Gingerbread Sky


I  must give my sister Ellen credit for these photos, she sends some really cool pictures and I thoroughly enjoy them.  I had no idea what she meant with the title until I opened the photos, what a surprise and delight to see what she had done.

I checked out Wikipedia to see what they showed about it:

Ocean Grove was founded in 1869 as an outgrowth of the camp meeting movement in the United States, when a group of Methodist clergymen, led by William B. Osborn and Ellwood H. Stokes, formed the Ocean Grove Camp Meeting Association to develop and operate a summer camp meeting site on the New Jersey seashore. By the early 20th century, the popular Christian meeting ground became known as the “Queen of Religious Resorts.” The community’s land is still owned by the camp meeting association and leased to individual homeowners and businesses. Ocean Grove remains the longest-active camp meeting site in the United States.

Now you have a bit of history which explains why there is a lot of gingerbread there.  Here are some examples:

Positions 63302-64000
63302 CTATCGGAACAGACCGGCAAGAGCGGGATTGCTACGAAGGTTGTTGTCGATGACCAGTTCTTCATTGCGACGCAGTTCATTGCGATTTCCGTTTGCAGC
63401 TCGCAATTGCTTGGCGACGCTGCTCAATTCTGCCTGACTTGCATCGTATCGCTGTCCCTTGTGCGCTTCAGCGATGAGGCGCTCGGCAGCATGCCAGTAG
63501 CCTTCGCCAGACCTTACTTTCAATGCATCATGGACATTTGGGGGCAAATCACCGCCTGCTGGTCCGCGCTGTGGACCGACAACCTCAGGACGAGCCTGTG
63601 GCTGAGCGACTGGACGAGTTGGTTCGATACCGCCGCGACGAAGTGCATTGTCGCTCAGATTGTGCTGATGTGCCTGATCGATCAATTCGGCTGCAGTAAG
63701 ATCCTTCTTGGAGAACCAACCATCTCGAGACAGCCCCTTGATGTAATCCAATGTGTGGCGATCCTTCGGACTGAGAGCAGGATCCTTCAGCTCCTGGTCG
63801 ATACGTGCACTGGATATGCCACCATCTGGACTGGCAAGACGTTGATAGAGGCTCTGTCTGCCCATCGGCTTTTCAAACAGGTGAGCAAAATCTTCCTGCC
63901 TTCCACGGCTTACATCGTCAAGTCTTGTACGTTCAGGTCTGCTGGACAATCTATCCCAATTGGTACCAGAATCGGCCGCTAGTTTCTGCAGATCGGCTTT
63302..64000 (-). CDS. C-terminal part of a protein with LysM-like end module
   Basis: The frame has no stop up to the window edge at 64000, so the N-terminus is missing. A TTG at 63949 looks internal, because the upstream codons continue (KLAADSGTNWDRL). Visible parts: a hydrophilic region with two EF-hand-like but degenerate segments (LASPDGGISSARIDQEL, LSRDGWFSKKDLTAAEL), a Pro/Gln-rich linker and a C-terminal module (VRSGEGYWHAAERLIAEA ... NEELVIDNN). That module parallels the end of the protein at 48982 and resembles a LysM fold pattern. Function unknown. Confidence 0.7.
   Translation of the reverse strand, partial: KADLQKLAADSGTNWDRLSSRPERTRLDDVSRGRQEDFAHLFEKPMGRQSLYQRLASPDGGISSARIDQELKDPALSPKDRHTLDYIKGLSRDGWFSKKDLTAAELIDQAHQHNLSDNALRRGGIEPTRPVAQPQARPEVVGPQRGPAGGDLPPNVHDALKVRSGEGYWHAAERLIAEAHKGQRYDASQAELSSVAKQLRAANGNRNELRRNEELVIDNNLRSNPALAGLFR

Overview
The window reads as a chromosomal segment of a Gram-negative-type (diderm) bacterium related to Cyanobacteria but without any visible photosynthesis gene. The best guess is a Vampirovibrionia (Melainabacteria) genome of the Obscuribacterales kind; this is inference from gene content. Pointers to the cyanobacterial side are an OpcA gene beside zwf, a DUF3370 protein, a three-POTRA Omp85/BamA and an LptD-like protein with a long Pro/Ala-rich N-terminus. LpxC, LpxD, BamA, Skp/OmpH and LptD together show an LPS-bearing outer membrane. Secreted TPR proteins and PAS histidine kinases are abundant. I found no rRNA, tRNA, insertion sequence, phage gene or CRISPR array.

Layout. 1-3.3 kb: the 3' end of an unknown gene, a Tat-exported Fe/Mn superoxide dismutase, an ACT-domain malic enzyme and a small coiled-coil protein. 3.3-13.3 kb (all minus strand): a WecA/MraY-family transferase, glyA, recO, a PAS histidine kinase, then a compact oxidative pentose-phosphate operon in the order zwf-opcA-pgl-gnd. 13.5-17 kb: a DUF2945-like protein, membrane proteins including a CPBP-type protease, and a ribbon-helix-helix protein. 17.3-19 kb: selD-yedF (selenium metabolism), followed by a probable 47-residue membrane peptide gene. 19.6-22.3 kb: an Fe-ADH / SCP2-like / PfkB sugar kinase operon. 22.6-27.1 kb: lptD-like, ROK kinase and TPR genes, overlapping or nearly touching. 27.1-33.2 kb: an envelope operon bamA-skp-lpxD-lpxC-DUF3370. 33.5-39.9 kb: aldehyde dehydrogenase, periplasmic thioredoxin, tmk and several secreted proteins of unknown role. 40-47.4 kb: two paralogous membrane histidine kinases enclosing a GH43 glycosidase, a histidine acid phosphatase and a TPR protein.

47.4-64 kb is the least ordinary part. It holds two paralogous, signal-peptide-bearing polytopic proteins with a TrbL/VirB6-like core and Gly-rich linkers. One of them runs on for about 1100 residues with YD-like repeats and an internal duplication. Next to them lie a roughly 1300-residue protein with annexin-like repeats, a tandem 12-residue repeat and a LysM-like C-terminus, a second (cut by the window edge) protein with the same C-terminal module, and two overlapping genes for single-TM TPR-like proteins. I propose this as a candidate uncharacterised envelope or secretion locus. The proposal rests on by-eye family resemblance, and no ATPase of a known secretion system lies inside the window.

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The Victorians loved gingerbread on their houses, even their “summer places”.

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I have to admit, I love it; these have enough to make them interesting but not over done.

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And if you didn’t have a fancy gingerbread, there are some lovely cottages that are just as nice.

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And of course, a real cool Main Street!

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Ellen has also been sending pictures of flowers – everything is a little later there because they have had so much snow and ice.  I feel as if I am enjoying Spring for a second time.

Thank You so much Ellen!

 

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2 Responses to “Gingerbread Sky”

  1. Charlotte Trayer Says:

    Ooooh….aaaaah…..I do love houses with Victorian gingerbread!! Ron looks at it and sees what a pain it would be to paint; I look at it and see the beauty!!

    • Lee Kaplanian Says:

      That’s why hiring a painter makes it much easier. I think men often are more practical – though I must admit to seeing driveways on hills and being glad I don’t have to use it in the snow. That is about drives in Southern California.

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